Complex recently caught up with Wale to discuss his upcoming album with Rick Ross, Meek Mills and Pill, Self Made. During the interview, the D.C. emcee discussed how he fits into the Maybach Music scheme and how it's affected his music. He said that the move to Rozay's imprint hasn't change anything about the content of his lyrics, but that it's allowed him to branch out musically.
"I’m the deep-thinking, spend too much money on sneakers, member of Maybach Music," he explained. "I’m not out there trying to do what Pill’s doing or Rozay’s doing. I am the deep-thinking, overly analytical–maybe sometimes emotional—but it’s that same emotional as ‘Pac for me. What they call emotional now, they call it whining...I can’t give you the sound you want to hear because it’s the sound I want to make. If I want to talk about the fucking sex trade on a fucking Lex Luger beat that sounds 'B.M.F.'-esque then let me do that! That’s what I want to do. Just because I’m making a deep song about deep shit, it doesn’t mean I have to go be deep sounding."
Wale also discussed how he and fellow XXL Freshman Kid Cudi squashed their feud from last year. He explained that Cudi called him one day and they worked out their issues respectfully. He also revealed that he has since worked with the G.O.O.D. Music rapper on a song for his album.
"Cudi just called me," he explained. "He was like, 'Man, I fucks with you man, you know?' We just had a real brother conversation. It was a long conversation but a lot of things needed to be said. Some of the things that he said hurt and I’m sure some of the things I’ve said or done probably hurt. The nigga told me what was on his mind and I respect that. We handled it like men."
He also added, "He’s going to be on my upcoming album. When we first got cool again, he said, 'What have you been working on?' I said, 'This song that I just got. You would sound good on it.' The song is produced by this guy from France, Spiff TV actually brought me the beat. He recorded it from his iPhone, Ross’ producer mixed it down, and it sounds like a real song. He’s actually redoing the hook. It’s kind of a Camp Lo vibe. I don’t want to call it what we say throughout the song which is, 'Rolling, we rolling, we rolling.'"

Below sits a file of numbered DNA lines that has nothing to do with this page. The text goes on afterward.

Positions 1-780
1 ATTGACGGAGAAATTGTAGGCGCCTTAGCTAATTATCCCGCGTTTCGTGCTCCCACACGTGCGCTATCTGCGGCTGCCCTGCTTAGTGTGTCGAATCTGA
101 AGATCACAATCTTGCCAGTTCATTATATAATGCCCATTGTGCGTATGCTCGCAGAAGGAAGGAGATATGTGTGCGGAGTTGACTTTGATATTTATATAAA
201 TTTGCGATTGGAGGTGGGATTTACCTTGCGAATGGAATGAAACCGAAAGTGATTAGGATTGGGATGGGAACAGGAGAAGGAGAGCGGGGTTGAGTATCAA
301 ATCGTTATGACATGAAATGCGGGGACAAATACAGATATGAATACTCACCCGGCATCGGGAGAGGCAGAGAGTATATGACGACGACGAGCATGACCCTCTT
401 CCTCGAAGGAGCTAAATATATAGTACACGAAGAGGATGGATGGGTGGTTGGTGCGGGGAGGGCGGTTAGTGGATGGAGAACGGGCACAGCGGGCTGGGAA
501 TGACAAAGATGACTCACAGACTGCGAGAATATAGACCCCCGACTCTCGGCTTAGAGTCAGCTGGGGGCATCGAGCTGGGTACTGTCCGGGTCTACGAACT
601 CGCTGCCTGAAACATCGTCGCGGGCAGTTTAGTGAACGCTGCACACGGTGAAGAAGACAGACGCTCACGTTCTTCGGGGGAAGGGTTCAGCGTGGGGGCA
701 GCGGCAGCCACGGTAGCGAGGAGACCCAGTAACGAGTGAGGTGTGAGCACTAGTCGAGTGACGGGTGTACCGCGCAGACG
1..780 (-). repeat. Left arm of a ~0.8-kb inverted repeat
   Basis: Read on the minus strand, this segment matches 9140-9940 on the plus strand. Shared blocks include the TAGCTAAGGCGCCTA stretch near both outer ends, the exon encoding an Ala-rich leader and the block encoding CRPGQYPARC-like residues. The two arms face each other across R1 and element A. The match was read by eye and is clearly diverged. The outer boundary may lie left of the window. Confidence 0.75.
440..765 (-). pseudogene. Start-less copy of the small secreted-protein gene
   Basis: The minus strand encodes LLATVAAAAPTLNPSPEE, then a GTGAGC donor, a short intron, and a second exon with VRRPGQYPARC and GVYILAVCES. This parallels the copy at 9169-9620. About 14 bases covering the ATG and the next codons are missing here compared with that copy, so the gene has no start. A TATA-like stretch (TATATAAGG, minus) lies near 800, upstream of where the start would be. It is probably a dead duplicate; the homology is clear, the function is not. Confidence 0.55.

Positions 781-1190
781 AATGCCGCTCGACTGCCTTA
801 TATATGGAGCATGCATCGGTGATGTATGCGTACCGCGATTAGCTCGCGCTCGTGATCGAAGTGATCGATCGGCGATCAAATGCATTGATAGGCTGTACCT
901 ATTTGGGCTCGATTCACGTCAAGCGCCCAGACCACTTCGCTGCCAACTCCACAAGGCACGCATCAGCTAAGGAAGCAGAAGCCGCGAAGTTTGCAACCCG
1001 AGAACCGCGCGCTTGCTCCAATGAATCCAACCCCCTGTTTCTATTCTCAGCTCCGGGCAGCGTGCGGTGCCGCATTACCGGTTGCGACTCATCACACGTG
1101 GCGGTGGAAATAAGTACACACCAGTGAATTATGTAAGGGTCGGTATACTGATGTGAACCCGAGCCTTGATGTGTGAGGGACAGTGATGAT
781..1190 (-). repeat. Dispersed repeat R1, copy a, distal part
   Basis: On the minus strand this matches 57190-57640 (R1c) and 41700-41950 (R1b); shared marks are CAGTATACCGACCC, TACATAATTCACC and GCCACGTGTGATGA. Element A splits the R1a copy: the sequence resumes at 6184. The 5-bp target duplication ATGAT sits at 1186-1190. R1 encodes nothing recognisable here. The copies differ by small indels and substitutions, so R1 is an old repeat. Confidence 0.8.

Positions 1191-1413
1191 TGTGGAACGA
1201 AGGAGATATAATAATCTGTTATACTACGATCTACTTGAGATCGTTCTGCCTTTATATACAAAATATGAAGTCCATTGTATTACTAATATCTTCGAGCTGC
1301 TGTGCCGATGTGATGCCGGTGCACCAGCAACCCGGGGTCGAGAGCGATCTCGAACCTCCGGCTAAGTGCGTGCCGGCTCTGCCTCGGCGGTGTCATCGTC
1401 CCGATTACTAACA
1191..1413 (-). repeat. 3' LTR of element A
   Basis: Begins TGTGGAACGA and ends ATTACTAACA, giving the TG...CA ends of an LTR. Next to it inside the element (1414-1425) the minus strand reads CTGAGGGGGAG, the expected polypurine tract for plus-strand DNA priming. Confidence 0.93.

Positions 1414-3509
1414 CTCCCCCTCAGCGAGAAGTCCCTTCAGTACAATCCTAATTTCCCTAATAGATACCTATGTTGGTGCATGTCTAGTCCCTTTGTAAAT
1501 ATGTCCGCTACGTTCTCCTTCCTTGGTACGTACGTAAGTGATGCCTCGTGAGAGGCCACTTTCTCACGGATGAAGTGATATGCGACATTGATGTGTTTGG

Wale also explained he feels that people in the industry don't appreciate him as an artist. He even went as far as to call out Complex, saying he feels offended by how the magazine profits off the alternative lifestyle that he and other rappers live.
"Sometimes I wake up and think the world hates me," he said. "I feel like the industry might hate me. But that’s the mentality I grew up in because I’m black. I’ve been trained to believe the world hates niggas. It’s society. Like, being pulled over at church and being 14 years old? It makes you look at the police differently. There were times when I was in the front seat and they told me, 'Don’t do nothing,' and they took me out the car, and they pulled the gun out on my man and everything. I’ve seen it all. I’m not bitter to nobody man. If I was bitter I wouldn’t even talk to a lot of them. I wouldn’t be doing no interviews.
"Especially with Complex. I thought they were really trying to...I’m not going to lie, I was a little bit offended. I thought there’s a market that myself, Cudi, and a couple other artists helped. [We didn’t help it] survive, because Marc Ecko doesn’t need none of us. But I felt it was a company that we helped keep thriving. Them little kids in DC, they wouldn’t know nothing about no damn Nudies and no damn APCs and all that if it wasn’t for me. So I’m more or less the mid-Atlantic ambassador for the alternative lifestyle that Complex is promoting. We—and when I say we, I’m including myself and the niggas at Complex—are the people in the school that are like, 'What the fuck is those? What’s that?'"